Takacs Quartet/Stephen Hough, Wigmore Hall
Wednesday 01 June 2011
As the world’s top venue for chamber music, the Wigmore Hall had a lot to celebrate on its 110th anniversary. But when it opened in 1901, it had a different name and purpose.
As the Bechstein Hall, sitting next door to the Bechstein showrooms, it was created as a shop-window for Europe’s leading piano-maker: it took a few years before the penny dropped among the virtuosi that here was an acoustic second to none. Alfred Cortot, Walter Gieseking, Pablo Casals, and Andres Segovia made frequent appearances there in the Thirties; the inspirational Myra Hess led the field during the Second World War, then came that golden age when Benjamin Britten made the hall his test-bed for premieres. Fifteen-year-old Daniel Barenboim played Beethoven’s ‘Hammerklavier’ there in short trousers, to be followed by a 16-year-old Jacqueline du Pre, and by an only slightly older Mitsuko Uchida.
The big guns wheeled out for this celebratory gala were the Takacs Quartet – playing Haydn’s late String Quartet in D Opus 71 No 2, and Beethoven’s final string quartet – with pianist Stephen Hough joining them for Dvorak’s Piano Quintet in A. The outer movements of the Haydn had an energetic full-bloodedness; the beauty of the Adagio unfolded seamlessly. For the Beethoven, the Takacs deployed a different range of timbres, creating a frozen sublimity in the slow movement, and such abandon in the Trio that one sensed the hair on their bows. The drama of the final movement, where the phrases ‘Must it be?’ and ‘It must be!’ became a duel between doom and liberation, acquired majestic force. And it was good to be reminded how strikingly modern Dvorak’s piano quintet is, as well as how nostalgically Schubertian: Hough’s playing was at its commanding, charming best.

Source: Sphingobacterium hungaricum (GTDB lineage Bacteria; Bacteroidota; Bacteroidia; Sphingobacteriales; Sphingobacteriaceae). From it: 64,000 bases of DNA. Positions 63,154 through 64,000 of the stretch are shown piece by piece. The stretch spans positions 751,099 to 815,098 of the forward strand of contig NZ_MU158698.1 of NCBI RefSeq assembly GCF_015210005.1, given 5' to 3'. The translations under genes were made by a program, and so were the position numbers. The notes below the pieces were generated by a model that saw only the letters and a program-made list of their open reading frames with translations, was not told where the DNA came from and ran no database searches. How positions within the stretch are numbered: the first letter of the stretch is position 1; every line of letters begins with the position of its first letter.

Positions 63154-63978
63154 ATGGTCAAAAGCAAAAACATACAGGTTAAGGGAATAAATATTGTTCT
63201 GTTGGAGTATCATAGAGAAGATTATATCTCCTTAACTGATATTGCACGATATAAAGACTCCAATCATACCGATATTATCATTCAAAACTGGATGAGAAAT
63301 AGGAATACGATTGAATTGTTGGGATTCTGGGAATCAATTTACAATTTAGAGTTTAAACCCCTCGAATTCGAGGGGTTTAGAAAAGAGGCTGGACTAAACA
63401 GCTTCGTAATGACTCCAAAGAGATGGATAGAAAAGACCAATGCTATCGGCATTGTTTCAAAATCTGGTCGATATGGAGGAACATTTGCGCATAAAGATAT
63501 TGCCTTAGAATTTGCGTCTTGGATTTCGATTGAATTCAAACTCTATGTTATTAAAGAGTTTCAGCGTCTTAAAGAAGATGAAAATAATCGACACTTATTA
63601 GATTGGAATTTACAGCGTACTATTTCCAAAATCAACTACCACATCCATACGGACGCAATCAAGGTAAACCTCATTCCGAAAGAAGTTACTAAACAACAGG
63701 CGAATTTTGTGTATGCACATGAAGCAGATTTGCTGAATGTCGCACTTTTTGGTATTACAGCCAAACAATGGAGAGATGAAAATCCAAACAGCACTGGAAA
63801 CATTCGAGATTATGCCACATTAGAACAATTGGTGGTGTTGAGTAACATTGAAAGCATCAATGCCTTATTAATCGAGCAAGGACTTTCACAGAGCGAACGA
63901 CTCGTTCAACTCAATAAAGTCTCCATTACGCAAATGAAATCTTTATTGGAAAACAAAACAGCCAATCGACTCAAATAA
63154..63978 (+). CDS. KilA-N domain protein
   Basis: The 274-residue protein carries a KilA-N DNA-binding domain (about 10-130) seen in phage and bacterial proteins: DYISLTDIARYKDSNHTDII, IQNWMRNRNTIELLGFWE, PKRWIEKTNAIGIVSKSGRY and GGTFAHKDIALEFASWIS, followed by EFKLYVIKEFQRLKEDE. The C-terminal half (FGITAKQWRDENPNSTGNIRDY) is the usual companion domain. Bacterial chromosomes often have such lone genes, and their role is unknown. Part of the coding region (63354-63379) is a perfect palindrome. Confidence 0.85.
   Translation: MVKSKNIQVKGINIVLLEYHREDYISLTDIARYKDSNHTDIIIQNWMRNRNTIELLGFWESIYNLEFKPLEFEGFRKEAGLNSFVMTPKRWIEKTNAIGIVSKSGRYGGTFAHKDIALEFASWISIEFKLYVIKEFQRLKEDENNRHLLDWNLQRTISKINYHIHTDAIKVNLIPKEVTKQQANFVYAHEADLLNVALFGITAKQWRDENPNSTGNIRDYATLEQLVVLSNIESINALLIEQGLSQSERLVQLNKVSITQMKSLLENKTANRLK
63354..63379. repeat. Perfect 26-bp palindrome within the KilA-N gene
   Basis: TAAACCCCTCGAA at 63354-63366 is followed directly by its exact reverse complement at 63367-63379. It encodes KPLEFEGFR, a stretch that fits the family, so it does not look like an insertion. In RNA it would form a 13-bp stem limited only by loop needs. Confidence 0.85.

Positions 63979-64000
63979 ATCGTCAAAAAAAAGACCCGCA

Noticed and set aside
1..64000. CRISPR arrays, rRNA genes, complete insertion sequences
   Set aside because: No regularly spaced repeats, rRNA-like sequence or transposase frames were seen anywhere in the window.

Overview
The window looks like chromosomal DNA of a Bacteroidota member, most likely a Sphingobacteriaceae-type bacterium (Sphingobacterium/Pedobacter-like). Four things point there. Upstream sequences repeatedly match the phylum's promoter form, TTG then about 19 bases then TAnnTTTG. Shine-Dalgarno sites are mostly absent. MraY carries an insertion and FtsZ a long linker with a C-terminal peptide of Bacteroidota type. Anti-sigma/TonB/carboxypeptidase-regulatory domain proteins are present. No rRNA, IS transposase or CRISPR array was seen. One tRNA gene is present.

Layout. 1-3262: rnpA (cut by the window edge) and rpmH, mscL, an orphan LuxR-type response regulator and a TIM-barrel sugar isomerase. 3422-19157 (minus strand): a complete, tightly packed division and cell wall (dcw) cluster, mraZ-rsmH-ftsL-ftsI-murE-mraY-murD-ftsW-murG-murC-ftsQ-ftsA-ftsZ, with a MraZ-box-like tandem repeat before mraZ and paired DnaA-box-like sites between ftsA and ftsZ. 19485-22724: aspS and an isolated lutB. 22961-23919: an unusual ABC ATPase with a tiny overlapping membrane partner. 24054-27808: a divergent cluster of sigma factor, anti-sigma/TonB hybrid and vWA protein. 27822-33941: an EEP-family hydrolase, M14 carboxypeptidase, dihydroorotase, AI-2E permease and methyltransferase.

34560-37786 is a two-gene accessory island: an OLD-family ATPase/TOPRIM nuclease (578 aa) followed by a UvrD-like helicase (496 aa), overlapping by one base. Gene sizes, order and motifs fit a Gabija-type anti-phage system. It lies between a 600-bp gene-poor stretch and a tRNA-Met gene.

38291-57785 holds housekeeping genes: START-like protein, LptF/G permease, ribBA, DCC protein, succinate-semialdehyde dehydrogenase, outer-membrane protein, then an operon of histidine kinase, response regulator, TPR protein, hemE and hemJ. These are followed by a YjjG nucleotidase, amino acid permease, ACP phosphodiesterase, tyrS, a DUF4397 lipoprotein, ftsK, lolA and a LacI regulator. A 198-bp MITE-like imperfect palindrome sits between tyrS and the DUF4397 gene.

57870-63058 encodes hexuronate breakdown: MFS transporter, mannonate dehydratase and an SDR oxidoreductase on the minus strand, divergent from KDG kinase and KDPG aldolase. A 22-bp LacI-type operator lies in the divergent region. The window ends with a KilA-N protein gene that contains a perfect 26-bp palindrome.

A brilliant evening - but the point about the Wigmore is that it’s brilliant several times a week. The previous day I had attended a lunchtime recital in which the Israeli pianist Shai Wosner did thrilling things with Beethoven and Brahms, and an evening concert in which the young Malaysian pianist Bobby Chen made magic with Prokofiev. A few days before that, the 22-year-old Ukrainian pianist Alexej Gorlatch gave the most poetically expressive account of Chopin’s Etudes I have ever heard: none of pianism’s big beasts, past or present, could have done better. Keep on truckin.
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